“Dutchy” John Edwards visiting the Pyramids in Egypt during his time serving in the Mediterranean. (Edwards Family Photo)

“Dutchy” John Edwards visiting the Pyramids in Egypt during his time serving in the Mediterranean. (Edwards Family Photo)

The tales of one-time Oak Bay resident Dutchy Edwards

Athlete-turned-commodore once played tennis with King of Sweden

He played tennis with the King of Sweden, survived an escapade on a Q-boat, and even lived in Oak Bay.

The tales of John “Dutchy” Crispo Inglis Edwards are many, and they live on today thanks to his detailed daily journals.

“When he died [at 82 years of age in 1978], we put everything of his into trunks,” said Helen Edwards, retired Victoria resident and author of The History of Professional Hockey in Victoria. “Eventually, I went through it and his journals are incredible.”

Edwards was already a history fanatic when she uncovered the journals. It took most of the last year to put the book together – Dutchy’s Diaries: Life as a Canadian naval officer, in his own words and it has earned her many exciting reviews from military historians across the country.

READ ALSO: Victoria’s first century of pro hockey captured in new book

“It’s the detail that’s unlike other journals kept from that time,” Edwards said. “Most of the book is first-person, and the stories are not just about his naval experience but on everything, even a toothache. It makes him this human being that we can relate to [and] not just a photo of a naval officer on the wall.”

Reading the journals changed a lot of how Edwards saw her father-in-law.

“I used to see him as an old man, I thought of him as an old man,” Edwards said. “I see him now as this dashing young naval officer and I understand what he talked about, I understand his stories.”

Edwards’ husband, John [Dutchy’s son], died on Feb. 29 this year. It made John happy that he was able to see the book about his father make it to print. The couple presented it two weeks before he died during a book launch at a CFB Naden event.

“It meant a lot to him, and for our children, that he got to see it,” said Edwards, of the couple’s three daughters and one son.

Dutchy was born in Londonderry, Nova Scotia, in 1895, when it was a booming smelting industry. He graduated from the Royal Naval College in Nova Scotia (which was eventually destroyed in the Halifax Explosion of 1917) into the navy during the First World War.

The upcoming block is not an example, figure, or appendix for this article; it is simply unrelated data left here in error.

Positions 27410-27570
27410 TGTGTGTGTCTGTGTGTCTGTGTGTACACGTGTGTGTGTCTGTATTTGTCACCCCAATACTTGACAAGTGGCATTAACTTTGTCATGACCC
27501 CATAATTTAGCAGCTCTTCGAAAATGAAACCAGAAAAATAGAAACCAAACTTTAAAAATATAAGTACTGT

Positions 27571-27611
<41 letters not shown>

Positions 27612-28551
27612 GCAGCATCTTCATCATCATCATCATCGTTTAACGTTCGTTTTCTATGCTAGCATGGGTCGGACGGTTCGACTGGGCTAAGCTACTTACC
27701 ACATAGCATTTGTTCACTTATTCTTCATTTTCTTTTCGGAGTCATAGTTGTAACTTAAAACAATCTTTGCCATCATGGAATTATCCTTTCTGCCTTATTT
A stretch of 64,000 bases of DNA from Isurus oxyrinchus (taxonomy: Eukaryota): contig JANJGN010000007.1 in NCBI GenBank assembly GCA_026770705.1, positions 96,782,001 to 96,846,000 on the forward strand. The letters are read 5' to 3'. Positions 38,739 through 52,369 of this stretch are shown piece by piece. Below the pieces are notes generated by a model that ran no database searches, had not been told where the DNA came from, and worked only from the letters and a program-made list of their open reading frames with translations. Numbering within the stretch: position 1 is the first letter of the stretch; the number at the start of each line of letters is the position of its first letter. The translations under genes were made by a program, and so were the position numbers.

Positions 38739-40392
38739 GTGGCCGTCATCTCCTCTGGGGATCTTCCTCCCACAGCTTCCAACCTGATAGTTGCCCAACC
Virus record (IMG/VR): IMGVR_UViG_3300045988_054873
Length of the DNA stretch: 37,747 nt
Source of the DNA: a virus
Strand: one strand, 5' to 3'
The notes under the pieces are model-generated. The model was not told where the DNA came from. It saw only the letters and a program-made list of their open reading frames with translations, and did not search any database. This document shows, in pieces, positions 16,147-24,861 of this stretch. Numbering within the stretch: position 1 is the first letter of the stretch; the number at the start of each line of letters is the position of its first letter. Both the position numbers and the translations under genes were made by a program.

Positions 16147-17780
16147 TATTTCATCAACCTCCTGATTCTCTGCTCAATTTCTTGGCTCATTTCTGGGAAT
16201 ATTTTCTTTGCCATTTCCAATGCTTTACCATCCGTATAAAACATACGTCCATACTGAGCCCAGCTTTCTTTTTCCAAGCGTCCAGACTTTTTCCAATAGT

Dutchy was a gifted athlete, and the book talks a lot about tennis and other sports he engaged in.

“In today’s world he probably would have earned a lot of money, but you didn’t then, when things were amateur,” Edwards said.

Most of Dutchy’s war assignments were in the Mediterranean including patrol around the Dardanelles where the British had suffered major losses in Turkey due to poor planning.

“He was in what you would call skirmishes more than he was in sea battles,” Edwards said.

At the time, the British navy was employing Q-ships, or decoys, and Dutchy was set up on one for nearly a month.

“Q-ships were set up to look like innocent little boats, like a fishing boat,” Edwards said. “Men would even dress up, sometimes in women’s clothing. If a submarine or enemy ship came close they had barriers they could quickly remove that expose guns.”

Dutchy escaped the inherit harm of the Q-ships and returned to other ships where he continued his progression through the ranks.

But it was his many exploits away from the war that stand out in his diaries.

In the 1920s he was stationed as an athletics instructor at HMCS Esquimalt and became the “dashing young navy man” who, by the many accounts of his journal, was a “who’s who” to have at the many high society parties in town.

In the 1930s Dutchy was promoted Lieutenant Commander and Commander at Esquimalt.

Dutchy married his wife Dorothy, or Dot, a fine tennis player and the two of them traveled and beat most couples in tennis. During one stop Dutchy was in Malta where he played tennis with the King of Sweden.

Come World War Two, Dutchy was stationed as the athletics instructor at HMCS Cornwallis.

“He was in his 40s, but he would compete with the young soldiers and the reports of the time match that he would often win,” he said.

While Dutchy was at HMCS Naden in 1946 his family lived in Oak Bay until they built their house in North Saanich.

Dutchy retired in 1951 as Commodore from the Canadian Navy. Fast forward a few years and Edwards, dressed as Santa Claus, was assigned the duty of giving out gifts to the four single men at the Department of National Revenue Christmas Party in Victoria. One of the single men was John, her future husband. Shortly after, she met his dad, Dutchy, and mother, Dot.